Curing Cervical Cancer

Human papillomavirus (HPV) is a DNA virus that has over 170 variant strains. HPV can result in precancerous lesions which increase the risk of cervical, vulvar, and vaginal cancers. In fact, nearly 70% cervical cancers are due to HPV16 and HPV18. HPV6 and HPV11 are associated with genital warts and laryngeal papillomatosis.

HPV commonly spreads through direct skin to skin contact, most commonly through sexual contact. It can also spread from a mother to her developing fetus during pregnancy. HPV is the most common sexually transmitted infection worldwide.

To date, administration of the HPV vaccine prior to becoming sexually active has been recommended as the best way to prevent the infection from spreading. However, until recently, there was no cure available to individuals who have already been infected with the virus.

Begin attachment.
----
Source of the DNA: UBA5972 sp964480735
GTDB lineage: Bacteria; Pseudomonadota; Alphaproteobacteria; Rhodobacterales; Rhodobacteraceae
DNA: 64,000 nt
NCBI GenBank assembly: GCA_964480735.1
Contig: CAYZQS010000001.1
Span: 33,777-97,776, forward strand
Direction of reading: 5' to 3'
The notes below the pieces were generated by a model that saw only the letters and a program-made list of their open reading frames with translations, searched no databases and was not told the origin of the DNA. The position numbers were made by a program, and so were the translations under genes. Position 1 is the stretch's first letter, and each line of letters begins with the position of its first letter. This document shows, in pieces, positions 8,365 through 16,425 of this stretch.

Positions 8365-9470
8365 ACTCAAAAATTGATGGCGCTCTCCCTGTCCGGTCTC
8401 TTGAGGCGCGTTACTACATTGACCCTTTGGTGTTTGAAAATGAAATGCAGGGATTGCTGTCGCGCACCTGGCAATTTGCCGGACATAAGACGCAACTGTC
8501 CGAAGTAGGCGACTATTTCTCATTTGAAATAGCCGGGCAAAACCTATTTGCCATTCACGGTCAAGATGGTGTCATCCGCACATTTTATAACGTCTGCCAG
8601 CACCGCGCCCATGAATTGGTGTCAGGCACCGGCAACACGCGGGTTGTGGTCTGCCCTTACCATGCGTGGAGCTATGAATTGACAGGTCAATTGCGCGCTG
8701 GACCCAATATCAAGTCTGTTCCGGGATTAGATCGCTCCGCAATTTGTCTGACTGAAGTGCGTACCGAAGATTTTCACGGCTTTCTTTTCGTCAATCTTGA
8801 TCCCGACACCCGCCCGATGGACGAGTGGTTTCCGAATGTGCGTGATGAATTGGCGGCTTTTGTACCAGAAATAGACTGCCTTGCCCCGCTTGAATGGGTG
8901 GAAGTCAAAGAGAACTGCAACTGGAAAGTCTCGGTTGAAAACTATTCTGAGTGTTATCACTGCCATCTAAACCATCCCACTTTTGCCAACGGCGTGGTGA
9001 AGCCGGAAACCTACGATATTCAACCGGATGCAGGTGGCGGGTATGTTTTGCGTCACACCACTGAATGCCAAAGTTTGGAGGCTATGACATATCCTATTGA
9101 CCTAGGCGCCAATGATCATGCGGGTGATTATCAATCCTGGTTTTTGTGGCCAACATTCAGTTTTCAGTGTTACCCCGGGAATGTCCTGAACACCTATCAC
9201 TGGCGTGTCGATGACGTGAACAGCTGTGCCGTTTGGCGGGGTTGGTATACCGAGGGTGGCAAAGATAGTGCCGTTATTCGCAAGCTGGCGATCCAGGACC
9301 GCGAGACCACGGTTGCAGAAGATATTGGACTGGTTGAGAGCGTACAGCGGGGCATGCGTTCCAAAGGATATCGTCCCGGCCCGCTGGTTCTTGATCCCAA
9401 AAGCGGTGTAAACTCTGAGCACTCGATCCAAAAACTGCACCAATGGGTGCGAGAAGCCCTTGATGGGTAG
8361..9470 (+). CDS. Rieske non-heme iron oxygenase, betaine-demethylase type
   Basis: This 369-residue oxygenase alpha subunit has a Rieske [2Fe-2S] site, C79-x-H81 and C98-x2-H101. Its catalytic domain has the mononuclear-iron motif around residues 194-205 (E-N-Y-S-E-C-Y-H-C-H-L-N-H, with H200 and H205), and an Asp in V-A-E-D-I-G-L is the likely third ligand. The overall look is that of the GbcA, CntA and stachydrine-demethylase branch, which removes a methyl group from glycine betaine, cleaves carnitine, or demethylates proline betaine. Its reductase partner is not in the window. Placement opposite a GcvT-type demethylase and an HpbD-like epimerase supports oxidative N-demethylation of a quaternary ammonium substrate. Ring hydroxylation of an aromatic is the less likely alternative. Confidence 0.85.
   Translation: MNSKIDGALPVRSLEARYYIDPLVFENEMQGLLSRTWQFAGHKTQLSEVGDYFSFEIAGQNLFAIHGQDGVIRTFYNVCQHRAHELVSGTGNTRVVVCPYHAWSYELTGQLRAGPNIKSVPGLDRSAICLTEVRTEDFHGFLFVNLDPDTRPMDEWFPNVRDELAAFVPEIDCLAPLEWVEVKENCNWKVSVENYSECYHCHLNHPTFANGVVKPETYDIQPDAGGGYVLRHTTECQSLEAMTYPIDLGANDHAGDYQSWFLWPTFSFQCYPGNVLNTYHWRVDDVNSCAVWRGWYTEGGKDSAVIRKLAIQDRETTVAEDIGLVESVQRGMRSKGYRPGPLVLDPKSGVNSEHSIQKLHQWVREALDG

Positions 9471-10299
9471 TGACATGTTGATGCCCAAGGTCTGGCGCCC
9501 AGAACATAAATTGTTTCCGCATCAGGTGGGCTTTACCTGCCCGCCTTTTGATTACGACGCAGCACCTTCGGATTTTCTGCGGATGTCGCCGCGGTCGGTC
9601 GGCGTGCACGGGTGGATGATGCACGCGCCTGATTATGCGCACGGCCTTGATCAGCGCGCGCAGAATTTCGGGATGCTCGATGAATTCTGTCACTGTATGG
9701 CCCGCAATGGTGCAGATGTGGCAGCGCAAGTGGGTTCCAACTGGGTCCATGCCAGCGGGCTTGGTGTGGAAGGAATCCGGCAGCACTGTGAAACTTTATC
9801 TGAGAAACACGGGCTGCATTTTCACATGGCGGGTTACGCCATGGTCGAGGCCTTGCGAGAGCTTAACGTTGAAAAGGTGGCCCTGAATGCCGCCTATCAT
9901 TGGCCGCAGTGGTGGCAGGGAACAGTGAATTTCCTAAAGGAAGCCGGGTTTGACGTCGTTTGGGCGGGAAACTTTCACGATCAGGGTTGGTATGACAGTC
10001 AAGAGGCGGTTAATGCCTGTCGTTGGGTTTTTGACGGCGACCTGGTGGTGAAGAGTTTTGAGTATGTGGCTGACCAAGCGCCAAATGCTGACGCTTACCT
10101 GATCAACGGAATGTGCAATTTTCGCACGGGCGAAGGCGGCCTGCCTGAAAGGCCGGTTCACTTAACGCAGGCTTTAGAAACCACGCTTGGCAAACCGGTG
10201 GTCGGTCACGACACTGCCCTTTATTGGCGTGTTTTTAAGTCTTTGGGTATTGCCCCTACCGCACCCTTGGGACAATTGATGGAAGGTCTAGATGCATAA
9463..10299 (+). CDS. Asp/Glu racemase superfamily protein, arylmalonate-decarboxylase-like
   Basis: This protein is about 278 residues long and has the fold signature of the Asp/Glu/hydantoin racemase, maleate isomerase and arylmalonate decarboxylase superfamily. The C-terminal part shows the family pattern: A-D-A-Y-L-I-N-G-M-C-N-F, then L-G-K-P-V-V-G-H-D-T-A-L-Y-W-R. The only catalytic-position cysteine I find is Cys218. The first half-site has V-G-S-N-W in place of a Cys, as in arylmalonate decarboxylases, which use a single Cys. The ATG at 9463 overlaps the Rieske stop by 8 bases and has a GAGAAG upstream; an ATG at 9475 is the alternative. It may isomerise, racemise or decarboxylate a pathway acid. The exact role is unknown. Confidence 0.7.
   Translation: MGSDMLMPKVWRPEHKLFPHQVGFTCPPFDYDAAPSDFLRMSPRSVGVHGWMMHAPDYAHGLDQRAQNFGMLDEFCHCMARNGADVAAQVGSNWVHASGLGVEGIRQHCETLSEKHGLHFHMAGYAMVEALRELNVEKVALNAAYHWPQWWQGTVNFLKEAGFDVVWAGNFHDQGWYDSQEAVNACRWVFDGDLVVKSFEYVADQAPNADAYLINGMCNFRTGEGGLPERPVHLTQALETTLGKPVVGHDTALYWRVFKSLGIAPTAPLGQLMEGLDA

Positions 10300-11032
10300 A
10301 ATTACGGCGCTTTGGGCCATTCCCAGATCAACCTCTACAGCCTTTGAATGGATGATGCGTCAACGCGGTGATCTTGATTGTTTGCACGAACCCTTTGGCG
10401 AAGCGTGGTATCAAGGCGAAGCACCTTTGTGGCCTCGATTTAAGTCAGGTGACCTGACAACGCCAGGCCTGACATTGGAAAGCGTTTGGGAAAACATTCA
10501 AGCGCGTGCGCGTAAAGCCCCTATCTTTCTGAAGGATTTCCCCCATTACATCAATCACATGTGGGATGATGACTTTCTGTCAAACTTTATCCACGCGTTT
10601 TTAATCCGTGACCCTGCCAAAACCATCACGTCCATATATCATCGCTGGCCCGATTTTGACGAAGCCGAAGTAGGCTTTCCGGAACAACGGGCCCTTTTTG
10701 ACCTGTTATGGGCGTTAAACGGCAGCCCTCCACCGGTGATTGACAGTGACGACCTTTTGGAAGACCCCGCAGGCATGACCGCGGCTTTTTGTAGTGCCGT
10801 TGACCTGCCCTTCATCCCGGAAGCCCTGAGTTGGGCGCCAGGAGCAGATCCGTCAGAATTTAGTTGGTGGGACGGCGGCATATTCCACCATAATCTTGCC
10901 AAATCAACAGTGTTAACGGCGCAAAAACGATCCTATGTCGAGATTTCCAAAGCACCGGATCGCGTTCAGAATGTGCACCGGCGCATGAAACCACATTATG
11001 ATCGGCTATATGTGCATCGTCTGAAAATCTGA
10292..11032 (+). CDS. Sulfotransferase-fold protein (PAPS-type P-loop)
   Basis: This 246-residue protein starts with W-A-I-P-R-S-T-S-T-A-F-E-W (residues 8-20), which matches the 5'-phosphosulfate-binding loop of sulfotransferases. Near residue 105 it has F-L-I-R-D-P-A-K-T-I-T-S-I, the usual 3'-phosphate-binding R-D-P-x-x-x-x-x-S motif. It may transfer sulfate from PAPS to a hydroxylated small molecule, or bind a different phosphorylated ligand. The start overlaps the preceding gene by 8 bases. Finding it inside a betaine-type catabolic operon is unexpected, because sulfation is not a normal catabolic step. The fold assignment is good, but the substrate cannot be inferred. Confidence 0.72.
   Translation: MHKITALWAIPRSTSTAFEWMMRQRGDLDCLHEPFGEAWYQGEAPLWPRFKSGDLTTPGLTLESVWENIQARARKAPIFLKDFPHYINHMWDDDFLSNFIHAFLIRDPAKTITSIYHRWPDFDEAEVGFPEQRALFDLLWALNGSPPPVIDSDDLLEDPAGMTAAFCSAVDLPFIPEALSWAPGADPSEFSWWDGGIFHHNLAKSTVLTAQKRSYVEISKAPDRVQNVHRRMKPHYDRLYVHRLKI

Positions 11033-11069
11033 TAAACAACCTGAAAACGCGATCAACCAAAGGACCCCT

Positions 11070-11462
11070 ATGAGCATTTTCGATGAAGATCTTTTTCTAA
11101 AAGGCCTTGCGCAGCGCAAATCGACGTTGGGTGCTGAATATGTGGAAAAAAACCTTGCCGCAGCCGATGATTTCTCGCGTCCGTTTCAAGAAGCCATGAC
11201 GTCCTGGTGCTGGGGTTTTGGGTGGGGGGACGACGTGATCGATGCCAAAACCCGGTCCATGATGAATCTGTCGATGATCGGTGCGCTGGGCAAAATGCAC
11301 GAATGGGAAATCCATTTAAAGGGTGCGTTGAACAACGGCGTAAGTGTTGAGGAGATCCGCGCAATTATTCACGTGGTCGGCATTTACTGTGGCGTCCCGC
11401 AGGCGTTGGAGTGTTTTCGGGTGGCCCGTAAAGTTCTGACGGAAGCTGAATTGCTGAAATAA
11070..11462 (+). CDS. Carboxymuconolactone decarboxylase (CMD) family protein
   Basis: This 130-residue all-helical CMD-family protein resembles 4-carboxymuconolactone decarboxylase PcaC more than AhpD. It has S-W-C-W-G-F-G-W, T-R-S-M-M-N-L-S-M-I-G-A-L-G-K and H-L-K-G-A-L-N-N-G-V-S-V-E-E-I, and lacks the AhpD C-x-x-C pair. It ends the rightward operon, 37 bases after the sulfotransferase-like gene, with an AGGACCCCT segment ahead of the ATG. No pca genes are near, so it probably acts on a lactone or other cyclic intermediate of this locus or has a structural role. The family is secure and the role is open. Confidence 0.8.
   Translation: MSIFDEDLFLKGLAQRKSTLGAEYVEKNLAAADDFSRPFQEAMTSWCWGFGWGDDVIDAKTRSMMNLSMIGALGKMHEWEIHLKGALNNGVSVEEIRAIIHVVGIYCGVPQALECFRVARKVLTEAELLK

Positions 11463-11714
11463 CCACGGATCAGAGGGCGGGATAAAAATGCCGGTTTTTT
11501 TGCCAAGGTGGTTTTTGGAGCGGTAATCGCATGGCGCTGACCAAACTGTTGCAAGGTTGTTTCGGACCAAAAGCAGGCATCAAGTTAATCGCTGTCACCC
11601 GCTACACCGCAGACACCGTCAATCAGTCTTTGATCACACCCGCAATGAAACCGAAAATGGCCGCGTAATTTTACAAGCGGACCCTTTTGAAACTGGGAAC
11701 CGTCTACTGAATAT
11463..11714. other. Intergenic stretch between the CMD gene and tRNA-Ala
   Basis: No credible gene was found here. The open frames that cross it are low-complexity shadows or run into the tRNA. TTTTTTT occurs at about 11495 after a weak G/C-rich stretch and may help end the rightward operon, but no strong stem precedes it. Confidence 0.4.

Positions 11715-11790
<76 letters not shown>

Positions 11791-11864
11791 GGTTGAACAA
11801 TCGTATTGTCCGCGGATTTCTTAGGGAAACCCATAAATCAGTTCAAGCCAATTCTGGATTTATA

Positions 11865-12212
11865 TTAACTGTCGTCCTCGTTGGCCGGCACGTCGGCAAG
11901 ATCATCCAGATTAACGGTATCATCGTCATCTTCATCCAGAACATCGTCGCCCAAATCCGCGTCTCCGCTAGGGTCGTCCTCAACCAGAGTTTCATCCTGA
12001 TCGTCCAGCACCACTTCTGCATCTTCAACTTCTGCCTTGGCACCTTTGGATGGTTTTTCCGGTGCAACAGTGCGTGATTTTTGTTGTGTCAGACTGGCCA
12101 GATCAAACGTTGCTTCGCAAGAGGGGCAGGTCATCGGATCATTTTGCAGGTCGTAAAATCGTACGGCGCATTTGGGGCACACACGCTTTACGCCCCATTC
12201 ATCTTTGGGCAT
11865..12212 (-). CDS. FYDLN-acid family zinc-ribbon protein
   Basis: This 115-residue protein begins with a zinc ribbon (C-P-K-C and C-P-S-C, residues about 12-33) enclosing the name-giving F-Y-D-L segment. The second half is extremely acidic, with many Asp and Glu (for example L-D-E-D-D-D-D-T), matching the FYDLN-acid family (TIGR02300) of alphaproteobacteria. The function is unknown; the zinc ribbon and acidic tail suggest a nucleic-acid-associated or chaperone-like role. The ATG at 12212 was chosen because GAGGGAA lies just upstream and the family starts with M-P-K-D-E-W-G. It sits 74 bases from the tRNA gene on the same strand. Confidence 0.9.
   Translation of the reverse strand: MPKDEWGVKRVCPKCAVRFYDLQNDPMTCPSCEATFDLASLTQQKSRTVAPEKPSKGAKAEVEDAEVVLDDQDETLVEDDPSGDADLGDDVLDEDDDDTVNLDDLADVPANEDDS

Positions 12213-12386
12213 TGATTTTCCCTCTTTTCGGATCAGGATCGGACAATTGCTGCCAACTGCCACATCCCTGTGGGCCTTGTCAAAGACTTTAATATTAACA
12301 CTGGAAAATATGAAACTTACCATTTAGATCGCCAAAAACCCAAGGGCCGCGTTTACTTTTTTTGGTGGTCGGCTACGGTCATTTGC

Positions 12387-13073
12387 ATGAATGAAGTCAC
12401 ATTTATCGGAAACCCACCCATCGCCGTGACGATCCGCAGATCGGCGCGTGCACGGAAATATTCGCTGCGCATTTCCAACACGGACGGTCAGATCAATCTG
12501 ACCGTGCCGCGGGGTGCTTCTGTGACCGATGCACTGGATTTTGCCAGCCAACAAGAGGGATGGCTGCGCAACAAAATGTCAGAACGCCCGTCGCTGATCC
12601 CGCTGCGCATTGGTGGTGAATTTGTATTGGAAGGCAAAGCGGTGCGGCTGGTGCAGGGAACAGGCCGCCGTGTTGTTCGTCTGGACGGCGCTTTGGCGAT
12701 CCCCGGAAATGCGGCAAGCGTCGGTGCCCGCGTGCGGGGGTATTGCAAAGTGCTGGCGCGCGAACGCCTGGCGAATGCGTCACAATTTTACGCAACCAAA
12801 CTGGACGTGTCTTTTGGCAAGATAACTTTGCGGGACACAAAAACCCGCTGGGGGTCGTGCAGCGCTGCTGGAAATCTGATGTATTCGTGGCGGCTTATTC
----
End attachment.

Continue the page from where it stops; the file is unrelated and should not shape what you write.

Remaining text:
Fortunately, researchers at Mexico’s National Polytechnic Institute have developed a cure for HPV. In their groundbreaking research, all 29 women who had acquired the HPV infection were completely cured of the virus using photodynamic therapy. This non-invasive approach utilizes a photosensitizer drug which, when exposed to light of a specific wavelength, releases a form of oxygen that destroys the virus’s DNA.

While the treatment wasn’t as effective for women who developed non-HPV related cervical cancer, it’s 100% success rate in curing the HPV virus will dramatically reduce cervical cancer prevalence. Considering that cervical cancers have become one of the leading causes of cancer related female fatalities, this incredible medical breakthrough is destined to save lives.